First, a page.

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Platform of a Berlin metro
Platform of a Berlin metro
Dina Wahba

BERLIN — On the bus I now take to university in Berlin every day, I reach compulsively for my phone to check Facebook for updates from Egypt. I see that someone else has been arrested, this time a PhD student like me, who was also doing his fieldwork in Egypt. I get flustered and feel physically scared. I've resisted this feeling for so long, but this time it hits me.

I was planning to travel to Egypt for the recent Eid holiday to visit my mother. She hasn't taken my absence very well, both physically and emotionally, so I wanted to do something nice for her. But now I'm afraid to go home and my mind spins. If I'm held at the airport and disappear for a few days, as has become almost customary with these arrests, how will my mother's heart deal with it? Will she cope until I resurface at a random police station? If something happens to her, I'll never forgive myself. After a life of hardship she is strong — but what about me?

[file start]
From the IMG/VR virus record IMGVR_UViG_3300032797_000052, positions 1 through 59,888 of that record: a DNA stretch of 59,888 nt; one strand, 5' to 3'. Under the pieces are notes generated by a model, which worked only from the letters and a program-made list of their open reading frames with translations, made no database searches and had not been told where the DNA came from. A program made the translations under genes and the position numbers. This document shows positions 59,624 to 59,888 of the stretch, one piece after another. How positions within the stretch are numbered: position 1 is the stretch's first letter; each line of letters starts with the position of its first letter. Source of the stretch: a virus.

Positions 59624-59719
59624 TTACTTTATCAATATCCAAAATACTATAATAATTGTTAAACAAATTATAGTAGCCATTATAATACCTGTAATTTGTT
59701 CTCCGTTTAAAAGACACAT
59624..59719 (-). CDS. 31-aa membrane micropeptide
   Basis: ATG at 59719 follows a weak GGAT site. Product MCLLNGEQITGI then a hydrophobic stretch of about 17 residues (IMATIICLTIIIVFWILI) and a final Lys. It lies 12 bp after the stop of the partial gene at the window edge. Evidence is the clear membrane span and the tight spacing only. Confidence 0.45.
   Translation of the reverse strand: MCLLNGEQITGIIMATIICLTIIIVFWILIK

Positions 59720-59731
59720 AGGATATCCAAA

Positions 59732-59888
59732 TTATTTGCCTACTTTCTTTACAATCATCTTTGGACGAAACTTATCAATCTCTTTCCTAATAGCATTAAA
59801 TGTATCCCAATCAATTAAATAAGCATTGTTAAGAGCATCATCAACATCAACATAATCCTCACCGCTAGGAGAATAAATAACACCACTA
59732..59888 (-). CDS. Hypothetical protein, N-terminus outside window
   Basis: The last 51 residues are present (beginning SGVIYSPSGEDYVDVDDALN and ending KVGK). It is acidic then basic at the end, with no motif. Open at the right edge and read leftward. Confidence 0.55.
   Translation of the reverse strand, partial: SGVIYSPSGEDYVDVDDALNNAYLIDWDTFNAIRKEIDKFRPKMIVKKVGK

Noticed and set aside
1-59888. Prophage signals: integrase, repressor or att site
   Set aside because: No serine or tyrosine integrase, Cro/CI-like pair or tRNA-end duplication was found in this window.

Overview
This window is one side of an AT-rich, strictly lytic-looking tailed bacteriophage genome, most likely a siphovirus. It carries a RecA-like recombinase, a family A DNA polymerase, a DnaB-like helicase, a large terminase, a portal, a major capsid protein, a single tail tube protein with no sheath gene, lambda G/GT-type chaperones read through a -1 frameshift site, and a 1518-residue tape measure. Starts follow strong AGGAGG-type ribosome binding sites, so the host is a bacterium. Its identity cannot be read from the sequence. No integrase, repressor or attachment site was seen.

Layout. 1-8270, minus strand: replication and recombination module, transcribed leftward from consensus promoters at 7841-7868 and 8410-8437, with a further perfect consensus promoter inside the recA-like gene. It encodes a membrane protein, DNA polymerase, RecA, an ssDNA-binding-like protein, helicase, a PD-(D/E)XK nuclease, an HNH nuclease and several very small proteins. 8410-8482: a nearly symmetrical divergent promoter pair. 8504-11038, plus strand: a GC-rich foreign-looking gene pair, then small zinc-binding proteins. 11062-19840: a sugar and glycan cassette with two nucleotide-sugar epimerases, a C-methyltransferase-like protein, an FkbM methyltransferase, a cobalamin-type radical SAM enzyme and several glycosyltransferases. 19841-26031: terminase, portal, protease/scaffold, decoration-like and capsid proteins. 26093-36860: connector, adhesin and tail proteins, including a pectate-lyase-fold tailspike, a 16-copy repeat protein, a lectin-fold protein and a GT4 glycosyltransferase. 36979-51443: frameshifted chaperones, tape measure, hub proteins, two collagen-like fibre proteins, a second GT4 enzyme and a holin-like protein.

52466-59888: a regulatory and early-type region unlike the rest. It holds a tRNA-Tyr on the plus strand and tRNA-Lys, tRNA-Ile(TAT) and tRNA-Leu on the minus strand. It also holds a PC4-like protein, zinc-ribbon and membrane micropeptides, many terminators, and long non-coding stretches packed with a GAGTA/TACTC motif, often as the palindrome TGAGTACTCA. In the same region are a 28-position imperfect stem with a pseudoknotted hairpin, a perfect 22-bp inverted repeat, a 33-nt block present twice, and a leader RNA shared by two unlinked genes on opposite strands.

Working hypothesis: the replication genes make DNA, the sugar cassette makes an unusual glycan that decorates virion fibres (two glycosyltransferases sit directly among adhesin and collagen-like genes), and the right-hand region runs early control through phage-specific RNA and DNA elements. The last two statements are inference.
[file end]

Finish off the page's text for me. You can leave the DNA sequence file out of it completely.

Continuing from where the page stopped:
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Society

Urban Indigenous: How Peru's Shipibo-Conibo Keep Amazon Culture Alive In The City

For four years, indigenous photographer David Díaz Gonzales has documented the lives and movements of his Shipibo-Conibo community, as many of them migrated from their native Peruvian Amazon to the city. A work of remembrance and resistance.

For Shipibo-Conibo women, sporting a fringe is usually a sign of celebration or ceremony.

Rosa Chávez Yacila

YARINACOCHA — It was decades ago when the Shipibo-Conibo left their settlements along the banks of the Ucayali River, in eastern Peru, to begin a great migration to the cities. Still among the largest Amazonian communities in Peru — 32,964 according to the Ministry of Culture — though most Shipibo-Conibo now live in the urban district of Yarinacocha.

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